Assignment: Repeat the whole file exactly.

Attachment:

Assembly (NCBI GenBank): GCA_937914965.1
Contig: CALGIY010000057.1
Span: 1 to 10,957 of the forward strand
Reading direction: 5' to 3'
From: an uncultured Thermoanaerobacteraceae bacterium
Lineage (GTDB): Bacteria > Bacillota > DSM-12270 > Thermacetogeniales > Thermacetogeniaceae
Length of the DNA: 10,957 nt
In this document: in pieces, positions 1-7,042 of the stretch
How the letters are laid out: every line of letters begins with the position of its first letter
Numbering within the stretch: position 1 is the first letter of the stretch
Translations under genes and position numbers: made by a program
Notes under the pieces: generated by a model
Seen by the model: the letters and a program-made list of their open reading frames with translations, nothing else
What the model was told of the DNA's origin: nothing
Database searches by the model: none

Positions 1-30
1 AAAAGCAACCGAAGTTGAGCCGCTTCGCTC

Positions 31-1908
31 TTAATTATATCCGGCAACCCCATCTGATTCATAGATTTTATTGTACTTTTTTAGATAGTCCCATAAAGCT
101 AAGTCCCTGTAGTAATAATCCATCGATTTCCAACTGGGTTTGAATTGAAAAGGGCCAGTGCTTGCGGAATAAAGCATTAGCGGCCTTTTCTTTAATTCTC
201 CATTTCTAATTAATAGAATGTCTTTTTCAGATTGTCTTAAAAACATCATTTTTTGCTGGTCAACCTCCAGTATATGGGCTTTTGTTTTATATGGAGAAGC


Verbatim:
Assembly (NCBI GenBank): GCA_937914965.1
Contig: CALGIY010000057.1
Span: 1 to 10,957 of the forward strand
Reading direction: 5' to 3'
From: an uncultured Thermoanaerobacteraceae bacterium
Lineage (GTDB): Bacteria > Bacillota > DSM-12270 > Thermacetogeniales > Thermacetogeniaceae
Length of the DNA: 10,957 nt
In this document: in pieces, positions 1-7,042 of the stretch
How the letters are laid out: every line of letters begins with the position of its first letter
Numbering within the stretch: position 1 is the first letter of the stretch
Translations under genes and position numbers: made by a program
Notes under the pieces: generated by a model
Seen by the model: the letters and a program-made list of their open reading frames with translations, nothing else
What the model was told of the DNA's origin: nothing
Database searches by the model: none

Positions 1-30
1 AAAAGCAACCGAAGTTGAGCCGCTTCGCTC

Positions 31-1908
31 TTAATTATATCCGGCAACCCCATCTGATTCATAGATTTTATTGTACTTTTTTAGATAGTCCCATAAAGCT
101 AAGTCCCTGTAGTAATAATCCATCGATTTCCAACTGGGTTTGAATTGAAAAGGGCCAGTGCTTGCGGAATAAAGCATTAGCGGCCTTTTCTTTAATTCTC
201 CATTTCTAATTAATAGAATGTCTTTTTCAGATTGTCTTAAAAACATCATTTTTTGCTGGTCAACCTCCAGTATATGGGCTTTTGTTTTATATGGAGAAGC